Gamers have been begging Sega for a return to the early, side-scrolling Sonic: The Hedgehog games, but one special effects guru is showing gamers how Sonic might look with a mix of 2D and 3D effects.

YouTuber PipocaVFX rolled out a minute-and-a-half long trailer, showcasing what the original Sonic: The Hedgehog would look like with a mix of 3D stages and sprite characters overlaying 3D actors. Check it out below.



PipocaVFX is the brainchild of Spanish special effects artist Flipe B. Costa. He runs a YouTube channel and funds his creative work through Patreon.

Here's how Costa describes the project on his Patreon page:
I've dedicated my time to work hard on my videos. In the channel, I make first-person 3d videos about famous video games, 2D animations, live action and work with every kind of crazy VFX. The mission is to engage people through stories that entertain and amuse them.

The video's rehabilitation of Sonic: The Hedgehog is definitely entertaining. It's a 3D remake of Green Hill Zone from the first game. However, the video depicts Sonic as a 2D sprite moving on a 2D plane, but the world is built in three dimensions.

Sonic is still able to move fast, bouncing off the heads of enemies and overcoming obstacles with simple directional jumps. All of the complexity and wonky controls attached to the 3D Sonic titles (like Sonic Heroes, Sonic Boom and Sonic 2006) are done away with for something that hearkens back to the old days.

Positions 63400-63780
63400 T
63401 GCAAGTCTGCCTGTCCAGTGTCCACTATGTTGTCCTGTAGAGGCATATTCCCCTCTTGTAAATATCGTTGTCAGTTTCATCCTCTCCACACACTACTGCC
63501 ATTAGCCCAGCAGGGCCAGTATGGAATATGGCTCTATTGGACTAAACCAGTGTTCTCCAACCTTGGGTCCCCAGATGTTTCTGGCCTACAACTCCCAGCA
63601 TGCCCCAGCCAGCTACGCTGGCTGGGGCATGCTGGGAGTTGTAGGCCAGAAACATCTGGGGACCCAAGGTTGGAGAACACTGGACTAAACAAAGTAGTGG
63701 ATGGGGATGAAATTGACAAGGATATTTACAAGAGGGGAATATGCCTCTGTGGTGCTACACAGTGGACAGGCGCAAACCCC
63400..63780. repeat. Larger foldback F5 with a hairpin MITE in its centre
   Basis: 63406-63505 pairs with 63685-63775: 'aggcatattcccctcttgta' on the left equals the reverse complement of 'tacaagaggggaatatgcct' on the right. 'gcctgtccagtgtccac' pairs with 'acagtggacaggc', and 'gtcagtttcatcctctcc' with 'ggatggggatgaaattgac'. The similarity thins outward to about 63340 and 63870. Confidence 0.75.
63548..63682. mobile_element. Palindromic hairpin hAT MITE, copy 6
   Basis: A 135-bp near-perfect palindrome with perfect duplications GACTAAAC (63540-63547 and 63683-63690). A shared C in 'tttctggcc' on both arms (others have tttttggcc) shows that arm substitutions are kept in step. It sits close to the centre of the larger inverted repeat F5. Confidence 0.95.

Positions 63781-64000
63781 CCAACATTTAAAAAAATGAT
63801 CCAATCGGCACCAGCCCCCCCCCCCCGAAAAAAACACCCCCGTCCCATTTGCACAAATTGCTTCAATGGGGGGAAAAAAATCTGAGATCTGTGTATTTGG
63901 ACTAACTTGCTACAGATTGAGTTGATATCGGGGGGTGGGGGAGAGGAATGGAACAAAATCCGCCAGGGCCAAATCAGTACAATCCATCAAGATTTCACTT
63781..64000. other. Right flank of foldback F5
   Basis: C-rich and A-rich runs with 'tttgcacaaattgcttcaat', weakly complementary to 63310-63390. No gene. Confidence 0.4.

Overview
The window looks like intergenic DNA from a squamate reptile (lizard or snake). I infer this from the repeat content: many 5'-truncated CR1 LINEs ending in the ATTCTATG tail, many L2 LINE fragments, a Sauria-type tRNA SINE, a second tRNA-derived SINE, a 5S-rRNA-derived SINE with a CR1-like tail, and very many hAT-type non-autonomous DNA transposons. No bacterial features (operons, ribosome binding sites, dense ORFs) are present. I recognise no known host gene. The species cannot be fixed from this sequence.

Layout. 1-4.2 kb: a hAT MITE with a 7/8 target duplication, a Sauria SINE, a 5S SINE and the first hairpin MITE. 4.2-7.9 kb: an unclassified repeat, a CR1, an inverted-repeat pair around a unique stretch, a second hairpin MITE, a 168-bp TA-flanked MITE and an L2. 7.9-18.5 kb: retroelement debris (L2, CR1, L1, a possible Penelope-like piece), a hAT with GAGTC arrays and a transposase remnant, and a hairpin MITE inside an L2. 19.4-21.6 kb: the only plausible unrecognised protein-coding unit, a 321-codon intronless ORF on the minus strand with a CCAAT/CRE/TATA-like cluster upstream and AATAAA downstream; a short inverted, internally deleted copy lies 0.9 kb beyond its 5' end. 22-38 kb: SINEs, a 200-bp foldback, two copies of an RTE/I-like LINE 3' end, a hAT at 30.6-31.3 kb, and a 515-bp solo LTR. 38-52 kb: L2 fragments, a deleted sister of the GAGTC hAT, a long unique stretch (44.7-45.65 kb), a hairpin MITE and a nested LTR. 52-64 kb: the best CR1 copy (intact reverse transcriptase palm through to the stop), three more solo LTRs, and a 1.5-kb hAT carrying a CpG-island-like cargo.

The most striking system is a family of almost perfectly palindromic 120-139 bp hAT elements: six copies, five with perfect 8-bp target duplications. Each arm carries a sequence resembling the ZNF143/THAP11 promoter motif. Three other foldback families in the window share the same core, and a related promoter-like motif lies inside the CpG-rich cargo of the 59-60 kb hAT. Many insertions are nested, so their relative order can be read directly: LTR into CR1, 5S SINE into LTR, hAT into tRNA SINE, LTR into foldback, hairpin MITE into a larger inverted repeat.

Unfortunately, the Sonic concept above is just that... a concept.

A couple of people in the comment section pointed out that Sonic's physics aren't entirely accurate to the old 16-bit games, but that's because 3D games have different physics than 2D games. It's impressive that Costa was able to replicate the original Genesis title in the way that he did, as all it does is make fans of the brand wish Sega would finally make a good Sonic title again. The last noteworthy Sonic game was Sonic Generations from back in 2011. Since then Sega has been on a downward spiral with the blue hedgehog. The latest game, Sonic Boom, caused Sega to scale back on its console software offerings.

If Costa could get a few people to help with the level design and he managed to iron out the physics for playability purposes in something like Unity 5, maybe Sega could be convinced to let the community keep making Sonic titles that actually appeal to the fans. At the moment, Sega seems intent on just trying to cash in on the blue animal in any way that they can, including with small mobile outings like Sonic Runners.

It would be nice, however, to see a full-fledged Sonic: The Hedgehog game made from start to finish in the way that Costa envisioned it in his concept above.

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